Although news of falling pneumonia rates seems promising, new research indicates the lower rates might only be a trick of the eye. Changes in diagnostic coding, rather than clinical improvements, may explain the decline, according to a study published in today's Journal of American Medical Association (JAMA).
Researchers looked at data from 2003 to 2009 for patients with pneumonia alone, with sepsis plus pneumonia and respiratory failure combined with pneumonia, comparing the results of outcomes when providers defined pneumonia differently, that is, a primary diagnosis versus a secondary diagnosis. They found that when providers defined pneumonia as the principal diagnosis, hospitalization dropped 27.4 percent (from 5.5 to 4.0 per 1,000 patients).
But when providers listed the secondary diagnosis as pneumonia, with a principal diagnosis of sepsis, hospitalization rates increased a whopping 177.6 percent (0.4 to 1.1 per 1,000). When they listed the secondary diagnosis as pneumonia, with principal diagnosis of respiratory failure, hospitalization rose 9.3 percent (from 0.44 to 0.48 per 1,000). The annual hospitalization rate dropped 12.5 percent (from 6.3 to 5.6 per 1,000) when the three diagnosis groups were combined to gauge the actual rates to reduce coding changes.
The findings could have serious implications, the authors wrote. "[The data] suggest that attempts to measure the outcomes of patients with pneumonia by studying only those who receive a principal diagnosis of pneumonia will be biased toward increasingly less severe cases. This is especially problematic in the context of longitudinal studies that are subject to the effects of temporal trends in coding practice," they wrote.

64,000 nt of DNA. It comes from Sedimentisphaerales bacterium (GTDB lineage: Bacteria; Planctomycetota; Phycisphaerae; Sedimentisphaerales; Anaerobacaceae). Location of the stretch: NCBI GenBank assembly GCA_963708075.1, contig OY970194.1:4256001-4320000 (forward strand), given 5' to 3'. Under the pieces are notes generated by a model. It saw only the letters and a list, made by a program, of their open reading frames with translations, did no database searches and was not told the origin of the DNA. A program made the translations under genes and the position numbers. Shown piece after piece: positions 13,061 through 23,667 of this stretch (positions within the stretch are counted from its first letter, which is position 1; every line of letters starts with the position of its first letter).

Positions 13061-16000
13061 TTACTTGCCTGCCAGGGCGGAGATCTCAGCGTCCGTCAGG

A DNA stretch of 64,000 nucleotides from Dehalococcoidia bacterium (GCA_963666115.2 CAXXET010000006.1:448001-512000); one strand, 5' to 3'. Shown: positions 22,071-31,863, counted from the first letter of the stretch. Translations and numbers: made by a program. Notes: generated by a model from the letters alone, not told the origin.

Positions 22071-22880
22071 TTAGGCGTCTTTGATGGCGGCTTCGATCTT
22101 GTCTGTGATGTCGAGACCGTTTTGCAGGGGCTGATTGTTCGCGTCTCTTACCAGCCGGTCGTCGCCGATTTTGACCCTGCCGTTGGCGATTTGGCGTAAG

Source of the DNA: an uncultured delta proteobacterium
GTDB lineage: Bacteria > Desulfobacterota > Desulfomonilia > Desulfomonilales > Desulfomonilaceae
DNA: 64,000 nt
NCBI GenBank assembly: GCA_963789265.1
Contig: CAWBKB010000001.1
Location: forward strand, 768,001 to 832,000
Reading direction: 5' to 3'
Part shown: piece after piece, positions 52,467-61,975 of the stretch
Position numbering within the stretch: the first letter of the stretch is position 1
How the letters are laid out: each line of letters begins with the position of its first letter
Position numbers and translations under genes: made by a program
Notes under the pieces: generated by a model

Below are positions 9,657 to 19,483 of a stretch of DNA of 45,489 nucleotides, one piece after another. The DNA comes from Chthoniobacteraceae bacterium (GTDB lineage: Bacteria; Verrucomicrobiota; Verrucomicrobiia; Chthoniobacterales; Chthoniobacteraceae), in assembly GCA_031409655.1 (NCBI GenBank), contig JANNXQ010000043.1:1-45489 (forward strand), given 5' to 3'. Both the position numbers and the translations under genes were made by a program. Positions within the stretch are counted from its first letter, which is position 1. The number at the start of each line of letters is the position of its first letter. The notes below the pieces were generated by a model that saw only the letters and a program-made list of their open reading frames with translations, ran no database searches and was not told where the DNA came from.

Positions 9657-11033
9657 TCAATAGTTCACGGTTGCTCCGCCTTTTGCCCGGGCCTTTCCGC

As the leading cause of illness and death in U.S. adults, pneumonia accounts for more than 1 million hospital admissions, totaling $10.5 billion in aggregate costs, according to the research announcement. As the Centers for Medicare & Medicaid Services continues to look at hospital performance, particularly around pneumonia rates as one of the key reimbursement measures, the authors noted measurements and comparisons "may also be biased if there is variation across hospitals in their use of the sepsis and respiratory failure codes," they said.
For more information:
- here's the JAMA study abstract
- see the press release
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